Daily Mail: Do you want to quit your job? Michelle Gibbings

Every workplace comes with its share of stress, difficulties and frustration, but when does it get to the point you may need to leave? I spoke with the Daily Mail recently about how you can recognise the signs that it might be time to start looking for something new. You can read the full article on their website here.

Figuring out when the time is right to start looking for a new job can be difficult.

Every workplace comes with its share of stress, difficulties and frustration, but when does it get to the point you may need to leave?

Workplace expert Michelle Gibbings spoke to FEMAIL about how you can recognise the signs it may be time to start looking for something new.

Here, FEMAIL takes a look at the signals that may show it’s time to move on, and some ways you can improve your wellbeing at work.


It could be you’ve been at your job for a while and feel ready for a promotion, but for whatever reason your boss isn’t on the same page.

It’s possible your manager may have a fixed idea about your ability, which can be hard to shift, said Ms Gibbings.

‘Sometimes the only way to change that is to move on and demonstrate elsewhere what you can do.’


While the job you do may be stressful, if you are waking up every morning with feelings of dread, this is a sure sign something’s wrong, said the author of Step Up: How to Build Your Influence at Work.

If this is the case, Ms Gibbings recommends to first ask yourself if the situation is one where you felt you any had control, or if it could be changed.

‘If you can’t, for the sake of your mental health and wellbeing it’s time to consider moving on.’


It’s normal to occasionally vent to colleagues, but if you’re constantly finding more negatives than positives about your workplace, take this as a sign.

‘Rather than offer ideas on how to improve things, you only complain,’ said Ms Gibbings.

She warned a cynical attitude will not only drain you of energy and enthusiasm, but it can put you on the back foot with workmates because you’re no longer contributing to the team in a positive way.


If you’ve stopped learning at work and no longer have the motivation to improve, you may well need to think about changing your situation.

‘To stay relevant in today’s world we all need to continue to grow and be challenged,’ the expert said.

‘If there is no more room to grow or expand your horizons, it may be time to step outside.’


Ms Gibbings said: ‘People don’t leave organisations. They leave their manager.’

If your relationship with your manager isn’t working or isn’t bringing out the best in you, then it could be time to find a better situation – with the same organisation or outside.

‘If your work is making you so unhappy it’s impacting your wellbeing and the wellbeing of those around you it’s usually time to consider ‘voting yourself off the island.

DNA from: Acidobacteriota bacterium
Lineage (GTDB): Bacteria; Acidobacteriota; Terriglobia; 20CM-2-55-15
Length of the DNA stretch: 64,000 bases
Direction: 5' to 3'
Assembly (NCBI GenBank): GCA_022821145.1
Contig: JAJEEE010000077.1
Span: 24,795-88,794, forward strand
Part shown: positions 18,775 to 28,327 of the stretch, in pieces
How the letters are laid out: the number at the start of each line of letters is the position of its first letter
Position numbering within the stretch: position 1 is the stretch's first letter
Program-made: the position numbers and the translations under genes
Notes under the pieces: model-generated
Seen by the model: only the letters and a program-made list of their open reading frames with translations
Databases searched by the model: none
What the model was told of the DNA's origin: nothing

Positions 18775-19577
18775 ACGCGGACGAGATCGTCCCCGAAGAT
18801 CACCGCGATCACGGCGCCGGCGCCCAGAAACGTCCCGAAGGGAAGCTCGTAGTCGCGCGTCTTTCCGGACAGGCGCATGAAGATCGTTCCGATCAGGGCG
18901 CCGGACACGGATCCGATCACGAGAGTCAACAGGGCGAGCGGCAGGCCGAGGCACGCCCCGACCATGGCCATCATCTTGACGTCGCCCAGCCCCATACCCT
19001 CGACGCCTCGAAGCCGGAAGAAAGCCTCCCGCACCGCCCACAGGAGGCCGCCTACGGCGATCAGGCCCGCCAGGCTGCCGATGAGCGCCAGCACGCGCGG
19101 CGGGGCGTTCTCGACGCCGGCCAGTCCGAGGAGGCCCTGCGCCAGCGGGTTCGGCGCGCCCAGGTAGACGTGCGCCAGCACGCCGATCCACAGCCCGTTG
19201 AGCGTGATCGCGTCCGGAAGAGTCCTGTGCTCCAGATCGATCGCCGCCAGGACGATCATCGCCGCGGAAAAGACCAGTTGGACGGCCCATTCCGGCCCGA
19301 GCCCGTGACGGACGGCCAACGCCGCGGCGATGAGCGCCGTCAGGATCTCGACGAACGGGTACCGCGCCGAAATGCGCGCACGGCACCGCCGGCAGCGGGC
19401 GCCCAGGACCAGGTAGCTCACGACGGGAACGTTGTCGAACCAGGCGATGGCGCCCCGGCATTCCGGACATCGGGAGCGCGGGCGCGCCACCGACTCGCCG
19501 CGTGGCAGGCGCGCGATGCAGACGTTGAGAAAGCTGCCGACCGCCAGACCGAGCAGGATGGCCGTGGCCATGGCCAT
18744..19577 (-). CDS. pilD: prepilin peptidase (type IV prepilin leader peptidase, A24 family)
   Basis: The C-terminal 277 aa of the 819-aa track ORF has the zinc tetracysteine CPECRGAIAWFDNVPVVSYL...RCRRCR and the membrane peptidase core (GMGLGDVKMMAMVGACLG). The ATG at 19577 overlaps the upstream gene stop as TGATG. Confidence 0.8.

‘Take control and make the decision to go somewhere else or do something different.’

Though research shows 50 per cent of Australian workers consider a new job each year, leaving the job you have isn’t always the answer.

Careers strategist Bella Zanesco said if people weren’t feeling too bitter towards their currently job, it was entirely possible to revamp a flagging spirit.

The coach, who helps people struggling with their careers, believes improving your wellbeing at work is the key.

Part of this, the expert said was to recognise that even if you’re not entirely happy at your job, if it pays well, there’s nothing wrong with wanting to stay.

‘If the money you earn gives you the freedom to do what you want outside of work then there’s no shame in staying in your job for the financial stability.’

But she did agree with Ms Gibbings with her point of not staying in a role if you felt overworked and underappreciated.

‘If you’re suffering a mental health condition relating to your work, then it’s not worth staying.’

Ms Zanesco also recommended writing a list as a way to get a handle on your situation.

Ideally, the list would have five things you love, and five things you don’t, said the author of ‘Smart Girls Screw Up Too – a no-nonsense guide to creating the life you want.’

‘Once you’ve got that down you can decide whether you need to have an honest conversation with your boss or whether you need to look for new opportunities.’

She also stressed how important it was to have proper workplace boundaries and to make sure you stick to them.

Ms Zanesco said decide on what is right for your wellbeing in the first 100 days. This can range from leaving on time every day to not checking emails after-hours.

While there’s always the temptation to chuck it all in, this isn’t something the career expert said anyone should do.

However, she said there were some situations were leaving was perfectly acceptable such as those where bullying was a problem.

But she said if things weren’t too difficult, it would be better to think about your next move first before making the decision.

‘Leaving without a plan can send anyone into a downward spiral.’

While the dream might to leave your job and to start a business from scratch, making this a reality takes a lot of work, said Ms Zanesco.

The careers stratagist believes in a ‘first things first approach’ and recommended taking the time to make sure you’ve done the basics.

‘Register a business name, write a business plan, collaborate with someone or pitch to an investor.’

Instead of diving in, the expert said to find a way to see if this is something you really want to do.

‘Dialling back to four days a week and starting a side hustle is a great way to test the waters,’ she concluded.